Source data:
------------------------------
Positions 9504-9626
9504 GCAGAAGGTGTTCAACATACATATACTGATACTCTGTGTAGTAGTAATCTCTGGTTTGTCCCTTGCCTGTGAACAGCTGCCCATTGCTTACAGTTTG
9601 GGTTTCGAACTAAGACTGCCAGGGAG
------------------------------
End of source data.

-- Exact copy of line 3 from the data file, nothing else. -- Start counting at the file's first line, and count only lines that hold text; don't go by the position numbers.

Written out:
9601 GGTTTCGAACTAAGACTGCCAGGGAG